Kerry mentions the world class vineyard research happening here in the Yakima Valley. She also tells us about the Red Willow Vineyard. They focus on Syrah here and have a replica of the Chapel at Hermitage on the hill at the vineyard. They also are looking deeply into the nuances of the different microclimates of the vines on different sides of their hill. Red Willow is a vineyard and at least 18 wineries source fruit from this iconic vineyard. Our flyover takes us from Union Gap on the western end of the valley discussing areas and vineyards as we travel east. We get to DuBrul Vineyard in Rattlesnake Hills AVA, where Kerry takes over speaking of their vineyard.
Kerry gives us a great quote from Bob Betz, Master of Wine
“Every grape would be red if it could. Every grape would be cabernet if it could, and the best cabernet in the state of Washington is DuBrul Vineyard merlot.”
Part 3 – DuBrul to Red Mountain
In Part 3 Co continues us east from DuBrul ending in Red Mountain. This hill is an extension of Rattlesnake Ridge. Red Mountain provides excellent structure and tannins and is used often in blends. This is a southwest facing slope, not an entire mountain. It is one of the warmest grape growing region in the state, so the cabernet grown there always ripens fully.
We had a little time for questions which got into climate change. Kerry says the hillsides help to protect them according to most projections, but they are working on water management. (She goes into some great details on why this is so)
Thanks to the Wine Media Conference https://www.winemediaconference.org/ (then known as the Wine Bloggers Conference) and Wine Yakima Valley https://wineyakimavalley.org/ for setting us the enjoyable and informative Pre-Conference tour.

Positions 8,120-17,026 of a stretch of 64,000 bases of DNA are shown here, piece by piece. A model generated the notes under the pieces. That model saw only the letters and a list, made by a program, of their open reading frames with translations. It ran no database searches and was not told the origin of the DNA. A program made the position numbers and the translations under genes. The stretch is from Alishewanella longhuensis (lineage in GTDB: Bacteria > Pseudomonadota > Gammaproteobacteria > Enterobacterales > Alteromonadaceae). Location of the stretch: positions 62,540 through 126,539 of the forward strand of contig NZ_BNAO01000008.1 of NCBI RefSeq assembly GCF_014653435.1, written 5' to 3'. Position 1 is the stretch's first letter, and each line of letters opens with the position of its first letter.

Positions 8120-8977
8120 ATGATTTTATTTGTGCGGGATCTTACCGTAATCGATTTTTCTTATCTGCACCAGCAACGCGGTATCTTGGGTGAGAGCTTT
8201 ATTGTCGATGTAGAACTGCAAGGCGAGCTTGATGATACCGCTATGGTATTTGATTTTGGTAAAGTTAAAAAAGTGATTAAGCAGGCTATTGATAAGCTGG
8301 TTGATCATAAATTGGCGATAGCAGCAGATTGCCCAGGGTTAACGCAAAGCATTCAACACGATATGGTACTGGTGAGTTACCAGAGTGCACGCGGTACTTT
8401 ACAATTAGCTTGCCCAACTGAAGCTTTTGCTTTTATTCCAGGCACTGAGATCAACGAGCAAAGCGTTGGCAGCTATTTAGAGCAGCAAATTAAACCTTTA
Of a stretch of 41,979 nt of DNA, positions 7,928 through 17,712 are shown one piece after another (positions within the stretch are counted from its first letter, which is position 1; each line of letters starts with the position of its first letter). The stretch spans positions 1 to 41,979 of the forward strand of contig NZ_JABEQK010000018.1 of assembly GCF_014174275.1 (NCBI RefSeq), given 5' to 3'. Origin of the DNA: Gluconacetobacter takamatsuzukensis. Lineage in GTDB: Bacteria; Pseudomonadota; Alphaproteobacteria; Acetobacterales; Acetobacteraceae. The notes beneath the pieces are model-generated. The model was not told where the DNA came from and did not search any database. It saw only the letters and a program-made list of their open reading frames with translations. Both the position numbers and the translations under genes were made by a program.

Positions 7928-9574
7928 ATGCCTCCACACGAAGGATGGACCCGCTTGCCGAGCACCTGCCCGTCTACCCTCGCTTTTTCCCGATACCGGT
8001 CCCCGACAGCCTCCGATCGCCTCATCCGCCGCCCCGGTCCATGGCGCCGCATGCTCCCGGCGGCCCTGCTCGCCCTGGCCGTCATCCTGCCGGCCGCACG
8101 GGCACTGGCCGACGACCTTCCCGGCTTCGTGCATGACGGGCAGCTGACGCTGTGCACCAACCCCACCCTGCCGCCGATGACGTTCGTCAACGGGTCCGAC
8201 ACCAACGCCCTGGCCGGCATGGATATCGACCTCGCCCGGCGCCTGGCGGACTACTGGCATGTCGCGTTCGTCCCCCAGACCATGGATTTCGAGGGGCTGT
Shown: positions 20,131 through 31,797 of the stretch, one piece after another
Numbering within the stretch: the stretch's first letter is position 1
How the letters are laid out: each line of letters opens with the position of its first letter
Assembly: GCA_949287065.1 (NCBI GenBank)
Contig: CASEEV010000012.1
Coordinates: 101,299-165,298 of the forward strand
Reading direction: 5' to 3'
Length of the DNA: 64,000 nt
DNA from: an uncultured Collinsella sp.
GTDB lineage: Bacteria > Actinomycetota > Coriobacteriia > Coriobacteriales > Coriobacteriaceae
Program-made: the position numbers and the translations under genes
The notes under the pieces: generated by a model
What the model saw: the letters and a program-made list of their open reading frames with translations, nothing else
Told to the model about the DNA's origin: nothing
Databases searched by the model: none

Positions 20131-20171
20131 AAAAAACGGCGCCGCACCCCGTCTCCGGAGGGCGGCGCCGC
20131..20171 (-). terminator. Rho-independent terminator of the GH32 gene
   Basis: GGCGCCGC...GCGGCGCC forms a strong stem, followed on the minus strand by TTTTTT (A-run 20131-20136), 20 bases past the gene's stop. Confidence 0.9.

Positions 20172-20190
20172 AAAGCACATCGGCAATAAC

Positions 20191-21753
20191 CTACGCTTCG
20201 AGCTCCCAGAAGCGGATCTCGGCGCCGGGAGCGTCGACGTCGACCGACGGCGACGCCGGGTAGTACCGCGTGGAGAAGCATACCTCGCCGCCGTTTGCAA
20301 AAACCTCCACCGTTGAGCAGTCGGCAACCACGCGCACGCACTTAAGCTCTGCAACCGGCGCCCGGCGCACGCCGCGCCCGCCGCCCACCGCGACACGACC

Next up – Elephant Mountain Vineyard
From here we head out to Elephant Mountain Vineyard in the middle of the Yakima Valley
What a fabulous overview of what we believe are some of the most underrated vineyards in the world (and thank you for satisfying the inner geek in us ;).
Watch for our next post! They took us to visit the beautiful Elephant Mountain Vineyard in Rattlesnake Hills. The views were spectacular! (You may have caught a glimpse on my Instagram).
It’s funny how many people don’t realize that grapes can’t just grow anywhere, and that certain types of grapes are better suited to certain climates. You can’t grow bananas anywhere, so why would grapes be any different? What’s particularly interesting is just how much the soil composition influences the end product. You can have grapes quite literally planted across the road from each other, and if the soil composition is different, the wine will also be different.
It’s so true, and so beautiful. The sense of place that can gather in a glass is one of the most amazing things about wine.
Quite a tour of the Yakima Valley! I need to get WA state wines into the lineup here with more regularity.
It is an amazing area. Get some WA wines, but then do one better and get out and visit Washington. The landscape is so different than what we are accustomed to for wine with vineyards surrounded by high desert.